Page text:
And recent wins on this issue show a bold approach can make all the difference. When Fight for $15, a movement to raise the minimum wage in the retail sector, came on the scene in 2012, the odds were against them. They faced prominent Democrats — including President Obama and Hillary Clinton — balking at what seemed too audacious a demand, out of step with public opinion.

But instead of using the moderation approach, the Fight for $15 movement used a bold strategy reminiscent of the right: They demanded a hike to $15 on the proposition that people who work for a living ought to earn a living — not as a means to grow or help the economy.

Today, $15 an hour is more than ambitious branding tool; it’s the law in many places. Making $15 not just the objective, but also the message did two critical things.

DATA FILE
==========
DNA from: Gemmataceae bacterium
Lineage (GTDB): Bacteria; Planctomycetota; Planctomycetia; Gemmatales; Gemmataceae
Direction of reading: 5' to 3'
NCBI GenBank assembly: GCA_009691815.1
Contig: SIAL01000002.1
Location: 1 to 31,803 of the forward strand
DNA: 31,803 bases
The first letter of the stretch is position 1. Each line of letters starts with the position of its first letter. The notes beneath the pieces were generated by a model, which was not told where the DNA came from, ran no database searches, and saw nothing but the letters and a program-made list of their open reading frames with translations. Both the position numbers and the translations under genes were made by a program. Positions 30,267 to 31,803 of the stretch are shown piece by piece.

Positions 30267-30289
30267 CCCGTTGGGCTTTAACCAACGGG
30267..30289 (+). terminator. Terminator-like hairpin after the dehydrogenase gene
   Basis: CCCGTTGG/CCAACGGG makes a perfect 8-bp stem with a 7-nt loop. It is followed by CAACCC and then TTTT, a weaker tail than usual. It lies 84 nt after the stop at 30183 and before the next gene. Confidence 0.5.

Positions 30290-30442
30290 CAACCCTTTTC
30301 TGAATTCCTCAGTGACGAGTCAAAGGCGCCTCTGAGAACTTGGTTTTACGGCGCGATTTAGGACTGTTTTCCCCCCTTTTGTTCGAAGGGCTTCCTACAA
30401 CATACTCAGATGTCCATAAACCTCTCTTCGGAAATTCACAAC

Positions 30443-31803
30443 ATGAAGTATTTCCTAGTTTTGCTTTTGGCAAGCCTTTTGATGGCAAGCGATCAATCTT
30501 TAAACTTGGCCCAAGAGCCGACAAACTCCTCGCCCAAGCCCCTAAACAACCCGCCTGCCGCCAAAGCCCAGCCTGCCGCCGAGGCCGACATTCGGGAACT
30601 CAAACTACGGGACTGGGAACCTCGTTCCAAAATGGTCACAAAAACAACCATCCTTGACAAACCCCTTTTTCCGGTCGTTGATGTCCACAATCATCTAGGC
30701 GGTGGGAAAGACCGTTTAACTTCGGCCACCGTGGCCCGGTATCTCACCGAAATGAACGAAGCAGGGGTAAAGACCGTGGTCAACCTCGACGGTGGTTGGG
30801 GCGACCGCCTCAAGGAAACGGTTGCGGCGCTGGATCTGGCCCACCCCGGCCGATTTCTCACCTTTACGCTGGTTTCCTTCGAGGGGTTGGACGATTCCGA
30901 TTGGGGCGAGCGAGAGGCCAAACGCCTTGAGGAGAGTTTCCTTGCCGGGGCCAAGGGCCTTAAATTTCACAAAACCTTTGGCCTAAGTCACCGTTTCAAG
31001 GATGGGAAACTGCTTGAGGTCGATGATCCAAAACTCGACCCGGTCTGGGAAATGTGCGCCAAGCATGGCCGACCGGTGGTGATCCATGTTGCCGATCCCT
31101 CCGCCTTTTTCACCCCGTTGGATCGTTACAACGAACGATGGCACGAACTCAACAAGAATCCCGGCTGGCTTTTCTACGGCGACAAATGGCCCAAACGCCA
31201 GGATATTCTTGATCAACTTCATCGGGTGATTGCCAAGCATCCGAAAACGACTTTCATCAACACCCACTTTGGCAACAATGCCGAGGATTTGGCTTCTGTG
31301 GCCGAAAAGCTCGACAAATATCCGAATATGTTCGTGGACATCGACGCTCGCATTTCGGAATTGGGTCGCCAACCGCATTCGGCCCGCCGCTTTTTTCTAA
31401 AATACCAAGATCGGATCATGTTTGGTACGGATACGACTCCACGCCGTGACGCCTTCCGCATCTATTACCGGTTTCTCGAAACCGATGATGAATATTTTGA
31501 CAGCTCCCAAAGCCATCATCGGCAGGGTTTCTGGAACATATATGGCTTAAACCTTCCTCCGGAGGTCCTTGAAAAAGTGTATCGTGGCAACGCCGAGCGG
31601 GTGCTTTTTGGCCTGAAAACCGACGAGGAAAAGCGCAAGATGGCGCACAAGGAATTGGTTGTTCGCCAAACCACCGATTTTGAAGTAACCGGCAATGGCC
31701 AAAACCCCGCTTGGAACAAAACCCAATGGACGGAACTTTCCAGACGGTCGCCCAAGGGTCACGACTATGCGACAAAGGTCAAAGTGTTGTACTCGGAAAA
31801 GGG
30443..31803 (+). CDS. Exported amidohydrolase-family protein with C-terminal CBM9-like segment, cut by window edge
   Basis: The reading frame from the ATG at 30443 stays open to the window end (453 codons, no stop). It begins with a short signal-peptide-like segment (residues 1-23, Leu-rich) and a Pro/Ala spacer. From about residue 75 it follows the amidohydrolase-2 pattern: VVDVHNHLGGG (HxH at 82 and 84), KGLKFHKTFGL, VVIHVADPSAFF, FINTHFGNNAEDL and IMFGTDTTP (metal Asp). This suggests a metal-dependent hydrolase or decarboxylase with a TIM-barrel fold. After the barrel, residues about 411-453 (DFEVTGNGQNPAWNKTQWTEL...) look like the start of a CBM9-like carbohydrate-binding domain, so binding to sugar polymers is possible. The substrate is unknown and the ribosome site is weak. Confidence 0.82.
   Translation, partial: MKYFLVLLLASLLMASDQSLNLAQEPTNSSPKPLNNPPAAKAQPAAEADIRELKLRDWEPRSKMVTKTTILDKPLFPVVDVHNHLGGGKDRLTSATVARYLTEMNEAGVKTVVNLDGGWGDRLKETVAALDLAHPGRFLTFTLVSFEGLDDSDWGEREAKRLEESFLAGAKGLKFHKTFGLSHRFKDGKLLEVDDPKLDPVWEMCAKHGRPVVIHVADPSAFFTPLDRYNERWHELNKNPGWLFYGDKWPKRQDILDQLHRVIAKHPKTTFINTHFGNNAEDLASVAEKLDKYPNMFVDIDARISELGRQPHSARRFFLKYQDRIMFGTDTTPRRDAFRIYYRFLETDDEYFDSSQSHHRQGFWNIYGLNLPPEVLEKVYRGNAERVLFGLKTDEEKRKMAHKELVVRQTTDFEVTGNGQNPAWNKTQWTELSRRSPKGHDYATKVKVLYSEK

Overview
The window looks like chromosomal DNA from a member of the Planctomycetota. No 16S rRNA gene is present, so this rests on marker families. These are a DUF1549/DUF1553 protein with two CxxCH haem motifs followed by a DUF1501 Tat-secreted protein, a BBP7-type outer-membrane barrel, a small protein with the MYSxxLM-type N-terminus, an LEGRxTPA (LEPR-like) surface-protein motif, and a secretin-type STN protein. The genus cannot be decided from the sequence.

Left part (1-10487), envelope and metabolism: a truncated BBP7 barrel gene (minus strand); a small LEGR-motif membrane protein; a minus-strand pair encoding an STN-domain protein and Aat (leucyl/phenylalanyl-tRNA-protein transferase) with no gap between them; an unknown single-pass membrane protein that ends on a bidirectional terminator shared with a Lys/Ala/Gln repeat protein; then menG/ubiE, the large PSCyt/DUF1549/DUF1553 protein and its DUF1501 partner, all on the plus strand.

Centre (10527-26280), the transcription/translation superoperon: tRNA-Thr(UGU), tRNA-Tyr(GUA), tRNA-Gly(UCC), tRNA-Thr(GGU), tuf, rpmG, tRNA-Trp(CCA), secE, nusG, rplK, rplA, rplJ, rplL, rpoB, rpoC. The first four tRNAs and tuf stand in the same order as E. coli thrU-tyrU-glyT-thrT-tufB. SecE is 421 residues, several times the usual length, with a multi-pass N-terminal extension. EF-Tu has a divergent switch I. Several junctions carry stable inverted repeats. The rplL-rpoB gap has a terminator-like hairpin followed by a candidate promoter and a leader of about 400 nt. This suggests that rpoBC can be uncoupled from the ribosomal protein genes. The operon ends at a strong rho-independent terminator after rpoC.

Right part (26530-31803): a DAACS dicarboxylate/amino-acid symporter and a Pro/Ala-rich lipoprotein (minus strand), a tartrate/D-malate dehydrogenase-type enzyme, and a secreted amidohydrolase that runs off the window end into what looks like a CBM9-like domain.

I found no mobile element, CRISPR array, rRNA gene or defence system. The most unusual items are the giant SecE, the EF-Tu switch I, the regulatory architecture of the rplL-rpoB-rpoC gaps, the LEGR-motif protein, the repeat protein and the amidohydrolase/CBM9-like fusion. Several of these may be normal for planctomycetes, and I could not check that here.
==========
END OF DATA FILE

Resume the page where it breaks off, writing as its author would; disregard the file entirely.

First, it widened the scope of possible wage increases.

Second, in demanding more than double the current rate of $7.25 nationally, the Fight for $15 provoked listeners to ponder the present minimum wage with a cognitive anchor set that made it seem unacceptably low.

Democrats’ reflexive desire to refashion their appeal to appease even a committed opposition in order to court a mythically fixed middle demonstrates lessons still not learned. The job of an effective message isn’t to say what is popular; it is to make popular what we need said.

This requires understanding not merely where people are but where they are capable of going.

We do this by understanding what our base will carry, activating what’s most progressive in most others and exposing the beliefs of our committed opposition for what they are — out of sync with the values of most Americans.

Anat Shenker-Osorio is a communications expert, researcher and political pundit whose one-of-a-kind work is challenging the way dozens of organizations and political figures talk about the pressing issues of our time. She’s the author of the acclaimed book “Don’t Buy It: The Trouble with Talking Nonsense About the Economy.”

The views of contributors are their own and not the views of The Hill.